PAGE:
Feet: The feet can be considered the base or foundation of the body’s skeleton. For those home builders out there, you may know, if you don’t have a good foundation, that house is subject to unevenness and instability. In the foot, joints become unsteady, arthritic, and painful which can lead to bunions and hammer-toes.

Calf muscle: The calf muscle or Gastrocnemius-Achilles tendon unit is one of the strongest muscle-tendons in the body. It helps one during push off and the propulsive phase of gait (walking). It works best when it is elongated and freely glides. Wearing high heels can shorten this muscle-tendon unit over time, which can lead to problems when walking barefoot or in other shoes. You might be enjoying those compliments of how nice your legs look from behind, but they may be costly in the long run.

Knees: Wearing high heels shift the knees forward, thus straining the back of the knees and hamstrings. The knee joint itself may develop arthritis over time.

Hips: As the center of gravity continues to shift forward, the hips become affected and can throw off one’s posture. Many thigh muscles originate from the hips and control how one stands, walks, or runs.

Back: As the knees and hips move forward, the back compensates by hyperextending backwards. Sure this will back your derriere look nice (hence, the cat calls again); however, this may lead to back soreness, spasms, and eventually spinal issues.

Am I saying, “Don’t EVER wear heels”? No. But, I think the best patient is a well-informed patient. Would I wear them again? Sure. Knowing what I know now, I think I will stick with a lower heel.

Our expert team of Foot Doctors know feet. Contact Physicians Footcare and schedule your immediate appointment.



4 Typical Foot Injuries Found in Athletes | Harry Cotler, DPM

With constant running and jumping, an athlete’s body undergoes a lot of wear and tear. Although you need strong legs to participate in sports, your feet do much of the work. When athletes are suffering from ankle or foot pain, they visit Physicians Footcare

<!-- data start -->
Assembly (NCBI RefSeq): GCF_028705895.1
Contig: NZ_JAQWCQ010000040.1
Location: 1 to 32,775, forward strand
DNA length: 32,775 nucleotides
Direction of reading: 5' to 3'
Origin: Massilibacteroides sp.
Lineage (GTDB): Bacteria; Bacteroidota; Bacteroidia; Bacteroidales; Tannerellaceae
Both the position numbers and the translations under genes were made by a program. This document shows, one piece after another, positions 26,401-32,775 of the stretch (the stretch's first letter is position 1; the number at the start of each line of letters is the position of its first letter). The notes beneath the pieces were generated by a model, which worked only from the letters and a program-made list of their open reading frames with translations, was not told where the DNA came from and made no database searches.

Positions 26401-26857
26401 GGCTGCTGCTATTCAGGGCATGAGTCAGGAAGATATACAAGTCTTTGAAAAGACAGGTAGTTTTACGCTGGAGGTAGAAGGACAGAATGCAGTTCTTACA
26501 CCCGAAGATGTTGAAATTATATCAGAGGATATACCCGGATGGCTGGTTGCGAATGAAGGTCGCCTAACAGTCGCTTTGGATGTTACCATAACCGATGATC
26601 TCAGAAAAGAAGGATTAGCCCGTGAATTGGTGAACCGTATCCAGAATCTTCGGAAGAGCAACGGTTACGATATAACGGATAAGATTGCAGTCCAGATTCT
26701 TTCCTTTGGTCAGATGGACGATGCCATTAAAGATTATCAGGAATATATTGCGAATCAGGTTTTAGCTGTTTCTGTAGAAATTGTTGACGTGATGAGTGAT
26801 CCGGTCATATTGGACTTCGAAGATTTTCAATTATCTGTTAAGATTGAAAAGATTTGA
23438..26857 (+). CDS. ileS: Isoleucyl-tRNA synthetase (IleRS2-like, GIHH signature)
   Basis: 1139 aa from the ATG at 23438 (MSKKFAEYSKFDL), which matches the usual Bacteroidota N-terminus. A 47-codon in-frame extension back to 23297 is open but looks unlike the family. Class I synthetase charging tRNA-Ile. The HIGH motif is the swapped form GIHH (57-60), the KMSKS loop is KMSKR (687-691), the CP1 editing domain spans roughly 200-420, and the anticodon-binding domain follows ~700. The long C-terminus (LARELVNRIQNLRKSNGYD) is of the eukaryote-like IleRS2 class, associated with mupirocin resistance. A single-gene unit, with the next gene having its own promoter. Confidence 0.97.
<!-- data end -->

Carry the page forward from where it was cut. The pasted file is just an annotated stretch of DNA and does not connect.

Here are 4 common foot injuries found in athletes 

  • Turf Toe: If you feel any pain or tenderness in your big toe joint, this could be due to turf toe. Repetitive hyperextension of the big toe, normally from performing box jumps, Olympic lifts, and triple extensions, causes this common foot pain. To make sure the toe isn’t fractured, get an X-ray from a foot doctor. Once fractures are ruled out, tape the toe to provide support and restrict movement. You can also wear stiff-soled shoes for added support.


  • Bunions: Using ligaments and bones to support the foot when you walk instead of the muscles that support the arch cause bones to shift and bunions to form. If you feel foot pain on the inside of your big toe, you may have a bunion.


  • Stress Fractures: If you feel tenderness in your long foot bone or the top of your foot is swollen, you might have a stress fracture. A stress fracture is an uneven balance between bone cells used for bone turnover. Over-training causes this common foot injury in athletes. To alleviate pain, apply ice to the area. A foot doctor can take repeated X-rays over a three to four-week period to see if calluses have started to form along the stress fracture. If calluses aren’t visible, the foot specialist can perform an MRI to find the damage.